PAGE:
There is a misunderstanding that sensitivity readers are the foot soldiers of totalitarian wokeness. But they say it is just about encompassing another layer of opinion. ‘I’m not reading for the author’s voice, I’m just reading for the way that a specific experience is represented. Everything I note is just a suggestion that the writer does not have to take or could take differently than I express it. I’m simply pointing out what I see,’ says Lavoie. They’re not in the business of telling writers ‘No! This is unacceptable!’ laughs Mendez. ‘A lot of the [notes] are literally Google Docs comments, “Have you realised that…?” Nobody is under any obligation to use them. It’s the opposite [of censorship]. It’s about how we can help to make your work better. It’s about having that dialogue.’ No doubt there is many a cancelled person who would, in hindsight, have welcomed a quick sensitivity read of a misfired tweet.
Problems can arise for books with blind spots. In 2020, the book tour of much-hyped American Dirt (a reported seven-figure advance, an Oprah Book Club pick) was derailed. The problem? The novel, about illegal immigration from Mexico, was written by Jeanine Cummins, an author not of Mexican heritage. Critics argued she perpetuated harmful Mexican stereotypes. Could that have been avoided by using a sensitivity reader? Who knows. But, points out Lavoie: ‘Using a sensitivity reader is not a “get out of jail free” card for writing offensive or harmful portrayals of marginalised characters.’ There is a whole other conversation to be had about the lack of diversity in the arts.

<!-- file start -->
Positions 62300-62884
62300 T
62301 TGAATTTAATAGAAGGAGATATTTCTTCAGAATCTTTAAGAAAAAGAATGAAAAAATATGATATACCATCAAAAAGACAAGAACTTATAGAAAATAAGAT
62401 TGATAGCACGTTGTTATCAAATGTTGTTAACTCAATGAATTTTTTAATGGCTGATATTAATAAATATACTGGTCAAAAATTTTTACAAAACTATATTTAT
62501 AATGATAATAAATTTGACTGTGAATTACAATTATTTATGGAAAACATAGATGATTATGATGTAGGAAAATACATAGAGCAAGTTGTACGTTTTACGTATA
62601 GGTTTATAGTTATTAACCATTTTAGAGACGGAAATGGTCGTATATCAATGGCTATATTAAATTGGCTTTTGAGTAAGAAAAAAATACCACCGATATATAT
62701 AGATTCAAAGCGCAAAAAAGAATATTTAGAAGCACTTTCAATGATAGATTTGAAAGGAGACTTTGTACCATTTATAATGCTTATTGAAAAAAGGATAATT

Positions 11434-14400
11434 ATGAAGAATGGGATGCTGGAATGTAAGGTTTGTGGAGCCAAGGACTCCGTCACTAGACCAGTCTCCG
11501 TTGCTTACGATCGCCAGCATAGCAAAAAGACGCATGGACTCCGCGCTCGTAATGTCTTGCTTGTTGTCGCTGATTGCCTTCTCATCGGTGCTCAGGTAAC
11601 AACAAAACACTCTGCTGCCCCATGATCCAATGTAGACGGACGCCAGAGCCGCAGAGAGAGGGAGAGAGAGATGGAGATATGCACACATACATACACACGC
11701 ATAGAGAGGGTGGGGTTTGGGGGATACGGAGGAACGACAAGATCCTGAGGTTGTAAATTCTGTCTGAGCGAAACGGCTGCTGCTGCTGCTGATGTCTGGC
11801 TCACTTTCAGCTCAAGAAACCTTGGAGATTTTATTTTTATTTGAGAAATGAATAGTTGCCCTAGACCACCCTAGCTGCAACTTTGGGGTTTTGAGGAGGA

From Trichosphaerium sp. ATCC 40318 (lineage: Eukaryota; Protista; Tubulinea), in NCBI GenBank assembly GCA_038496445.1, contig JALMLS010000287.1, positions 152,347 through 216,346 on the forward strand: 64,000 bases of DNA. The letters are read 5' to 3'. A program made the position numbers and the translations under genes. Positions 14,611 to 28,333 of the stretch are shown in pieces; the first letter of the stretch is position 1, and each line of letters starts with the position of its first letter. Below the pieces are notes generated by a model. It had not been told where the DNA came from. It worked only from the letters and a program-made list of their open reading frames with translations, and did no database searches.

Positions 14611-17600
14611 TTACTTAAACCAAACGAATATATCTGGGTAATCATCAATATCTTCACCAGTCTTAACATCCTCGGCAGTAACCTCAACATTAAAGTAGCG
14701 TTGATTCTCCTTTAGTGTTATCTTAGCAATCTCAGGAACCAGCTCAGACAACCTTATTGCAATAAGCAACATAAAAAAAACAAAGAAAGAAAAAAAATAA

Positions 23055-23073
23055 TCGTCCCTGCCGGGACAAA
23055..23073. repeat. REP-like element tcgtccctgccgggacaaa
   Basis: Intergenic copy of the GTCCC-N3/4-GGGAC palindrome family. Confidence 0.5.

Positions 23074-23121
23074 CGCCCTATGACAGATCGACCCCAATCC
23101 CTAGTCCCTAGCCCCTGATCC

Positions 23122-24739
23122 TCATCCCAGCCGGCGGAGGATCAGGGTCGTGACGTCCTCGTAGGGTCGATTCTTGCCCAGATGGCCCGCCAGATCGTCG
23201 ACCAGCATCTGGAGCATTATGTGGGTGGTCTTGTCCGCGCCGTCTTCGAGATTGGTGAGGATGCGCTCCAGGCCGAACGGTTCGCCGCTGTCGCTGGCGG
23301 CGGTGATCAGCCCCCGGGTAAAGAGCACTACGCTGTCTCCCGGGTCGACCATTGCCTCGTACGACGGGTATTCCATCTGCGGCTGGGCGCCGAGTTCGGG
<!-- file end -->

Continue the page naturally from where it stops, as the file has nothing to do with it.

Still, that is a contemporary piece of fiction, and much of the Dahl furore is over the fact that a) these are books of that much-mythologised ‘another time’, where the writer doesn’t have the right to reply, and b) that some of the amends seem a little precious (the changing of the BFG’s cloak from ‘black’ to ‘dark’) in a world where any kid with a phone can access hardcore porn, or redundant (Augustus Gloop’s barely perceptible shift from ‘enormously fat’ to ‘enormous’). But the notoriously truculent Dahl did agree, in 1973, to remove racist language from Charlie and the Chocolate Factory. We all have our lines. The nasty brilliance of Dahl’s stories doesn’t rely on slurs or stereotypes.
Perhaps, too, we should distinguish between children’s and adult books. A child’s mind is more malleable and more receptive to biases seeping through. The responsibility isn’t entirely on the author, publisher or sensitivity reader, however. Mendez is an advocate of encouraging critical reading, asking questions. ‘How do we use this as a conversation starter? How do we tell our kids we used to think that but not any more?’
When I was growing up, my mum would regularly interject bedtime readings of Enid Blyton books to alert me to the inherent sexism. That proved to be useful, educational in its own way, if perhaps making me a quite annoying presence in the playground.
The sensitivity reader fuss is a good example of outrage piled on outrage. But why have the sensitivity readers attracted such ire? ‘The defensiveness about it is “this is a criticism of who I am”. No, this is an understanding of what society is and about how we can be part of the solution rather than just continuing the problem,’ says Mendez. ‘I think that’s the beauty of this. Just having that possibility of learning from it and being part of the way we want to do things differently. Freedom of expression doesn’t mean you get to say everything, and nobody gets to challenge it’.